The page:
The Acer Aspire 5738DG-6165 grafts a 3D panel onto a mainstream laptop. It's a gimmick, a feature that caters to maybe 1 percent of the computing population - and at first I was completely skeptical. People are offering 3D as a crowd-pleasing extra in movie theaters, as a ploy to justify the purchase of Blu-ray discs, and now as a new reason to buy a high-end graphics card. But in a $US780 all-purpose laptop?
After kicking the tires on the 5738DG-6165 for a few days, I've seen some mixed, finicky--but also at times surprisingly good--results. Since the rest of the laptop (even the discrete GPU driving the visual experience) is so average, I have to make the 3D panel the focal point of this review.
But before we dive into the specifics of the panel, you need to understand the three different 3D technologies currently available. The first approach is the old standby, in which you use red-blue cardboard glasses. The effect tints your world a little (mutes colors), but it's fairly effective in everything from comic books to movies. The second approach is more advanced. A while back, nVidia proudly trotted out its 3D Vision goggles--powered, shuttered glasses that blink in time with a screen's refresh rate. Similar takes on the technology have been used for some time, and it yields pretty solid results. With nVidia's version, you plug the goggles into a powerful PC, make sure that your screen has at least a 120Hz refresh rate (or, if it's a CRT, at least 100Hz), and you're in business. The third approach, employed in the Acer laptop, uses polarized lenses. In this case the entire thing works thanks to a combination of Oakley-shades look-alikes, the polarized panel, and TriDef software.
That software is the main reason why I was digging the 5738DG-6165. Fire up the program's main interface, and you can open specific 3D video files that truly leap off the screen. The software will also add depth (a slider lets you adjust the 3D functions) to any movies that you pop into the internal DVD drive; our DVDs of Top Gun and There Will Be Blood looked reasonably good. On top of that, the 3D effect works with video files on your computer. In my trials, WMV and AVI clips ran well, but I hit some roadblocks with QuickTime videos and TV shows recorded on Windows Media Center--you'd figure those would be no-brainers to work out of the box.
You know what else would be handy? 3D effects added to video from Netflix Instant Access and Hulu streaming. A TriDef spokesperson noted that in order for the software to offer 3D functions, developers need to create drivers and plug-ins that work inside programs. So here's a request for the developers: Hulu has desktop software and Netflix is now integrated into Media Center. Make it happen. Please.
On the 5738DG-6165, the next icon on the software's menu launches a 3D photo viewer. The sample images are no doubt tweaked to pop off the screen, but the feature worked equally well with images I took on a trip to New Zealand--trees grew out of the panel in nature shots, and geysers erupted.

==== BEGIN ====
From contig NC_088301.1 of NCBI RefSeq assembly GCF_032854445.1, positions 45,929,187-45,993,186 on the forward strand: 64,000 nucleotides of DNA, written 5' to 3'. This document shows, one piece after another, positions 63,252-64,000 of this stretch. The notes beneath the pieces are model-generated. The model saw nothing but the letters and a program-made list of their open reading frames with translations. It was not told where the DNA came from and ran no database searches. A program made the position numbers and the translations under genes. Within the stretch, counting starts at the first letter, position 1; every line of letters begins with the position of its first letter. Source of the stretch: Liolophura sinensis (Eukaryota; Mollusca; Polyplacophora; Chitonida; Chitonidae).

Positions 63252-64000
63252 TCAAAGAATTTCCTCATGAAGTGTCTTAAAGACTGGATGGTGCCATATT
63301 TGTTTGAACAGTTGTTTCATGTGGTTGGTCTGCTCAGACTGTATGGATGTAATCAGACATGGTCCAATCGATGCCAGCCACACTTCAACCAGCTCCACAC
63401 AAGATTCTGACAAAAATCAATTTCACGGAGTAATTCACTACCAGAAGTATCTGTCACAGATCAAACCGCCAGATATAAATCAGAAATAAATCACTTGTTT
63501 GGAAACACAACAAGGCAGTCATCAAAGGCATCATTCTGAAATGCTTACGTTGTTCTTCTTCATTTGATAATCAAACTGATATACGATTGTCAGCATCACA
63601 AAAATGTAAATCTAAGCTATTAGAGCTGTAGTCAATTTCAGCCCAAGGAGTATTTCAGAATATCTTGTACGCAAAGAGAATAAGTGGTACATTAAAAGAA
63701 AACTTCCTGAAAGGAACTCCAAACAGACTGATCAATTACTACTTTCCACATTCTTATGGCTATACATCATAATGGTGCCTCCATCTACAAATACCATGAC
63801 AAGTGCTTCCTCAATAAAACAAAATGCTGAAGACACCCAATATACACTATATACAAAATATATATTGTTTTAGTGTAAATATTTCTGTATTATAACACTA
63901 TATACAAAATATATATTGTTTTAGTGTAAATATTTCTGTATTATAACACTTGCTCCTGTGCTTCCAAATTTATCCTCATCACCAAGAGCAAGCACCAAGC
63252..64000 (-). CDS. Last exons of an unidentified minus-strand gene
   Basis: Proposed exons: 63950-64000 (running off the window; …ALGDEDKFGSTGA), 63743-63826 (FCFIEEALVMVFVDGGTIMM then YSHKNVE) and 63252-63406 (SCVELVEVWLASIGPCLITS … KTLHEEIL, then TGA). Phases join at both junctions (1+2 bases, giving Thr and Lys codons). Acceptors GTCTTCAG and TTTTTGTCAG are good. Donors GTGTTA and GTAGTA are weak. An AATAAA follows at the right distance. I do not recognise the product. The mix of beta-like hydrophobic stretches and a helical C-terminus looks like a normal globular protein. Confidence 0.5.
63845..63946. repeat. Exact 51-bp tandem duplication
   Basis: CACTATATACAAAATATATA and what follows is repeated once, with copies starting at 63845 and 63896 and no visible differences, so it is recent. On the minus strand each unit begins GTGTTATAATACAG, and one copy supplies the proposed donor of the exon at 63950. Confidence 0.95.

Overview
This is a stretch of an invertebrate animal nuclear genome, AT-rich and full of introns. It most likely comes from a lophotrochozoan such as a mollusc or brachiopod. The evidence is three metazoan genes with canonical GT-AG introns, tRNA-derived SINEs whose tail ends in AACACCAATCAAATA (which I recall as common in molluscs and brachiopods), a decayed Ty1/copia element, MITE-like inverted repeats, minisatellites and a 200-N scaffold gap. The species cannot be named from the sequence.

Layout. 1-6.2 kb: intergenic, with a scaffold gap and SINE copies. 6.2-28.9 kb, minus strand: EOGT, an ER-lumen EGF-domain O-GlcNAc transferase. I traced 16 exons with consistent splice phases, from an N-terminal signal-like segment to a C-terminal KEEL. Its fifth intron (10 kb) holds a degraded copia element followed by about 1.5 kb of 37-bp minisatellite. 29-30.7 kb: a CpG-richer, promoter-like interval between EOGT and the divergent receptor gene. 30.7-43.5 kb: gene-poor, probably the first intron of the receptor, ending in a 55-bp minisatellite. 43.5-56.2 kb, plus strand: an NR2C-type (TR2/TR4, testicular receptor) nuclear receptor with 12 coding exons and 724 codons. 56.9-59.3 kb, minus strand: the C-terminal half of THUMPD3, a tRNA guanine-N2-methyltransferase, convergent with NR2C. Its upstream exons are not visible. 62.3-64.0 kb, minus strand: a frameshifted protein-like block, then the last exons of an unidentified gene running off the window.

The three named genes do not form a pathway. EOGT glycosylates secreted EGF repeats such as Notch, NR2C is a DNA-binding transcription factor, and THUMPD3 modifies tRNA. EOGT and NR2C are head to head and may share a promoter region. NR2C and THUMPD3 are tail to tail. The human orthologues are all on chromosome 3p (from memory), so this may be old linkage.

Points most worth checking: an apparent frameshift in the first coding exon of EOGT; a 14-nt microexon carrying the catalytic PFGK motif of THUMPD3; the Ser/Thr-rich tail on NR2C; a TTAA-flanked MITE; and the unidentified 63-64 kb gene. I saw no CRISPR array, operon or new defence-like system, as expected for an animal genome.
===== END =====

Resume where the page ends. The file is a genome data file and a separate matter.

And then there's the reason everyone else will use the 3D: getting the most out of games. I fired up the zombietastic Left 4 Dead, and shambling ghouls jumped out of the screen. I found that games based on Valve's Source engine (Portal, Half-Life 2) yielded the best results. Real-time strategy titles like Command & Conquer 3 made me feel as if I were operating in a war room, with the heads-up display floating above the fray while the odd explosion or vehicle rose up from the terrain. (I should say, though, that trying to read text in this setup can be a little disorienting at times.)
You can find drivers out there that promise to breathe a little more 3D life into some games, but the results are largely hit-and-miss. You might wind up hitting TriDef's support forums to locate the latest hack drivers created by other users. But I found that trying to test a game like Batman: Arkham Asylum, for instance, was an exercise in frustration, due to an underpowered machine and beta drivers. Personally, I'd like to see nVidia's 3D Vision shutter-glasses technology find its way to laptops, because, though it is a little more kludgy, it works with just about everything you throw at it.
The 3D functions aside, in general the 15.6-inch panel is reasonably bright and crisp. The average experience, with regular 2D content, offers pretty good color reproduction. In our tests, still images had appropriately deep, rich blues and bright, fiery oranges and reds. Test video clips sped along at the 1366-by-768-pixel native resolution. Whether we used HD video installed on the hard drive or clips streamed off Hulu, we saw no major causes for concern. It's all gravy--so long as you're looking at the 5738DG-6165 dead-on. The screen is actually pretty unforgiving for 3D; two people sitting side by side may be able to enjoy the effects if they have the screen positioned at the precise 120-or-so-degree angle. And when you aren't wearing your polarized specs and you're using the screen in 2D mode, you can't help but notice the lines in the panel--it gets distracting, a little too quickly.
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